NHTSA wants Tesla to explain why it improved Autopilot safety without issuing a recall

A Tesla Model 3 driving at night. (Photo: Andres GE)

The National Highway Traffic Safety Administration (NHTSA) has asked Tesla to explain why it rolled out a safety enhancement for its Autopilot driver-assist system without issuing a safety-related recall. The Autopilot improvement was rolled out to Tesla’s fleet of vehicles through a free over-the-air update. 

The NHTSA is currently probing Tesla’s Autopilot, as well as comparable driver-assist systems from other automakers such as BMW, Honda, Hyundai, Toyota, Ford, Nissan, Setllantis, Kia, Volkswagen, General Motors, Mercedes-Benz, and Subaru. The probe was initiated partly due to several incidents of Teslas on Autopilot crashing into an emergency vehicle parked on the side of the road. 

Tesla rolled out a software update that improved Autopilot’s capability to detect and respond to stationary emergency vehicles last month as a free over-the-air update. With the new feature enabled, Teslas like the Model 3 and Model Y gained the ability to slow down once an emergency vehicle was detected. Drivers also heard a chime and saw a reminder to keep their hands on the wheel. 

Videos of the feature in action showed that the Autopilot update worked as intended. This, however, seems to have aggravated the NHTSA to some degree.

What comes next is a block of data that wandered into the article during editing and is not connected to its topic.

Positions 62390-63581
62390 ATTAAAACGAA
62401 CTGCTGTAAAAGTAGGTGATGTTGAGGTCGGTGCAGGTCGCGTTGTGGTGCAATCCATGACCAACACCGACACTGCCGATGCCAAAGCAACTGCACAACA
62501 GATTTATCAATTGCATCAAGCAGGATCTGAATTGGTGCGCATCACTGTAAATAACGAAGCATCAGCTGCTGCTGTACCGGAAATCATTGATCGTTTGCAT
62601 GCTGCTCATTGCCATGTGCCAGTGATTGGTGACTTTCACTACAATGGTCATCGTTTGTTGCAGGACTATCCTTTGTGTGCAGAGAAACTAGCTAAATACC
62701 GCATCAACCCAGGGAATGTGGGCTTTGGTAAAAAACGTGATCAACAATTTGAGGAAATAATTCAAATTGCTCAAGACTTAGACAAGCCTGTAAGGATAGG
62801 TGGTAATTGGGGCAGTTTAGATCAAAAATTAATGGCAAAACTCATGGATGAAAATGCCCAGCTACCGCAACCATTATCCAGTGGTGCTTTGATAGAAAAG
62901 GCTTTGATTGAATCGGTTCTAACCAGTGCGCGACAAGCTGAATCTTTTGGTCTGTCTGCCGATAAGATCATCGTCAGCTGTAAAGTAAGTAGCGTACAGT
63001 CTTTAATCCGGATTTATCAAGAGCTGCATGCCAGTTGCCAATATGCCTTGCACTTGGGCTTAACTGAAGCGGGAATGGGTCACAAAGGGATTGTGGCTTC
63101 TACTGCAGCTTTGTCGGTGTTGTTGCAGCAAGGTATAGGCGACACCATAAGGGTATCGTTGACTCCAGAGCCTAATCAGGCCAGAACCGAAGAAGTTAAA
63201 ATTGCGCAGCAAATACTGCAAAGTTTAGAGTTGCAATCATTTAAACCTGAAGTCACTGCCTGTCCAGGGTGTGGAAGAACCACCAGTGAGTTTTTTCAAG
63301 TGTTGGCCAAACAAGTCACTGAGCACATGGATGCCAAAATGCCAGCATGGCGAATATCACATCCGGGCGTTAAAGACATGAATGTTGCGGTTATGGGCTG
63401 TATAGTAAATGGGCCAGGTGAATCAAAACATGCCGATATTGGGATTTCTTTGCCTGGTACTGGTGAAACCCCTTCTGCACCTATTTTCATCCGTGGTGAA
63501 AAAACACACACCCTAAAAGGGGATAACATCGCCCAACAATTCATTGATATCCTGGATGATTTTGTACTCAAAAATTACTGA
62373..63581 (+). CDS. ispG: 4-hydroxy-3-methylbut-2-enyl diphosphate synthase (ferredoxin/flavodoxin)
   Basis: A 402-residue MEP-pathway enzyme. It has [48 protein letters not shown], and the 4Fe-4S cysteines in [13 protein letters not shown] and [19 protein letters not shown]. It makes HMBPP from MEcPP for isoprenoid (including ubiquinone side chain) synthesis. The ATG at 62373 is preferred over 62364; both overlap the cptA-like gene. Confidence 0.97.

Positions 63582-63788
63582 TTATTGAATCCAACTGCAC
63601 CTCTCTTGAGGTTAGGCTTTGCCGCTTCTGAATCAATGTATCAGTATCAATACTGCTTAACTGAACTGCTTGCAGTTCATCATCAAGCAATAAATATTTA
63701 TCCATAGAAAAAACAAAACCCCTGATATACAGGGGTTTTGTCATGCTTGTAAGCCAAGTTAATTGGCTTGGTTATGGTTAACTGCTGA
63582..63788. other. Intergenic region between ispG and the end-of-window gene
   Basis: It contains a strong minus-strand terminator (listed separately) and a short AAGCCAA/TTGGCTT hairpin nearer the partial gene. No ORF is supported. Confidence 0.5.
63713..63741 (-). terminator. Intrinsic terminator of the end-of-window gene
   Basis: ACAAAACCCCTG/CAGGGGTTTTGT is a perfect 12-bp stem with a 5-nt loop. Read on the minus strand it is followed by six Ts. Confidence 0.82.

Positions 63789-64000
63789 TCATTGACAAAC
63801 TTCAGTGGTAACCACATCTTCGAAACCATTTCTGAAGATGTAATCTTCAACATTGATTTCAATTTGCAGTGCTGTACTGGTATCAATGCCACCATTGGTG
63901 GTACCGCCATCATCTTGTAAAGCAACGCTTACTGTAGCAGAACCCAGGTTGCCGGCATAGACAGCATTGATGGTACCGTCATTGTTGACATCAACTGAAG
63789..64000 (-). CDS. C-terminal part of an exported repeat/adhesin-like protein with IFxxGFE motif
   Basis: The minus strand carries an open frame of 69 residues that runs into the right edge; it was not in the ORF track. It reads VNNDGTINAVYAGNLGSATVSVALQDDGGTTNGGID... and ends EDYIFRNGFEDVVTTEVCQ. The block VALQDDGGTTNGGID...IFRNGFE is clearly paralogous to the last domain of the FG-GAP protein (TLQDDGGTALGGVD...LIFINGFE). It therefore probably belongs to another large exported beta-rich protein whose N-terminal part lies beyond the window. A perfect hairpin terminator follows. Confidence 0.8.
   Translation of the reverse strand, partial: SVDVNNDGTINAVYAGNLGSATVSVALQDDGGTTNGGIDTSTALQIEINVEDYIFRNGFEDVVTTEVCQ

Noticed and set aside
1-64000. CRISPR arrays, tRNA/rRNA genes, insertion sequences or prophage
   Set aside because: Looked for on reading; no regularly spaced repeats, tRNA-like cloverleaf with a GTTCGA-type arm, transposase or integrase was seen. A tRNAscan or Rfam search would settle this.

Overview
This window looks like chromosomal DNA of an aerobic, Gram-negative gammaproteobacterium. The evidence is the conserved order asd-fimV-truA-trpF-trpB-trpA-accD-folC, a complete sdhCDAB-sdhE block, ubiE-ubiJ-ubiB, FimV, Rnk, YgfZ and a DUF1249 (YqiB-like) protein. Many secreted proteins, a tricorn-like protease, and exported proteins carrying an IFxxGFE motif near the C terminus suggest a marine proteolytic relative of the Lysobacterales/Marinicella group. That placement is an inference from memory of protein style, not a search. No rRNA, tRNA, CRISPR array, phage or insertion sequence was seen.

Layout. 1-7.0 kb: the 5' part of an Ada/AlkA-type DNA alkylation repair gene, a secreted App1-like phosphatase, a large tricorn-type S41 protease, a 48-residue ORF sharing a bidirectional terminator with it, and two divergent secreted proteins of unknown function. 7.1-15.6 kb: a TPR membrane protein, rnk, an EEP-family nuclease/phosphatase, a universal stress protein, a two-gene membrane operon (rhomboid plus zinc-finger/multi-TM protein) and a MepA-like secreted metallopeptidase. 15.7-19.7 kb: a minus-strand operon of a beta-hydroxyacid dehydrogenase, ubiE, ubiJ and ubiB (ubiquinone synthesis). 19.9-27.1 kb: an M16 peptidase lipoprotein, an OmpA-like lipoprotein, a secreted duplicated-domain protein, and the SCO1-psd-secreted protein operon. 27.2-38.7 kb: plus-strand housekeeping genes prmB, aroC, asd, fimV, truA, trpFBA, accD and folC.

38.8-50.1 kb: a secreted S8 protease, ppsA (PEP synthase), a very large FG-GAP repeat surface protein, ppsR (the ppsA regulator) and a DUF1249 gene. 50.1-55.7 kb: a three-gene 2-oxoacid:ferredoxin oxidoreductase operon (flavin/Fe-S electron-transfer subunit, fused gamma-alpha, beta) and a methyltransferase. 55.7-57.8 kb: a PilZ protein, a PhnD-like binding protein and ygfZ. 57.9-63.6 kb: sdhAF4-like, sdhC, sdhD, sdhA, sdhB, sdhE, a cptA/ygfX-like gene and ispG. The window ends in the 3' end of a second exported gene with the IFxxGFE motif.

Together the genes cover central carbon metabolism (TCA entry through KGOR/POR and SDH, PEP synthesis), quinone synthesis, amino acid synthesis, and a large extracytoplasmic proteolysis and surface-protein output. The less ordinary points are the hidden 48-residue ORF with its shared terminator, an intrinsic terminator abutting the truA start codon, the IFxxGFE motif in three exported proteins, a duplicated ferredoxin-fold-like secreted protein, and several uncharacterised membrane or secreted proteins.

In a letter to Eddie Gates, Tesla’s director of field quality, an NHTSA official reminded the EV maker that automakers are required to notify the NHTSA of a recall notice within five days if a “safety defect or noncompliance” is identified on their vehicles. The NHTSA asked if Tesla is planning on filing a recall notice for Tesla’s Autopilot update, or if the company is planning on providing a “technical and/or legal basis for declining to do so.”

“As Tesla is aware, the Safety Act imposes an obligation on manufacturers of motor vehicles and motor vehicle equipment to initiate a recall by notifying NHTSA when they determine vehicles or equipment they produced contain defects related to motor vehicle safety or do not comply with an applicable motor vehicle safety standard,” the NHTSA official wrote. 

What is quite interesting to note is that the Autopilot update that Tesla rolled out was done not as a response to a “defect” but as a proactive function that makes the company’s vehicles safer on the road. Despite the NHTSA investigation, after all, Tesla’s Autopilot is only involved in a very small fraction of incidents involving stationary emergency vehicles. As per a Government Accountability Office (GAO) report, about 8,000 injuries were reported involving a stationary emergency vehicle in one year. 

In comparison, Tesla only accounted for nine crash injuries with first responder vehicles in the past 12 months. Some of those incidents involved drivers who were intoxicated, while some involved drivers who were not paying attention to the road. With this in mind, it appears that the NHTSA’s reaction to a proactively rolled out over-the-air software update is almost tantamount to making mountains out of a molehill. 

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NHTSA wants Tesla to explain why it improved Autopilot safety without issuing a recall
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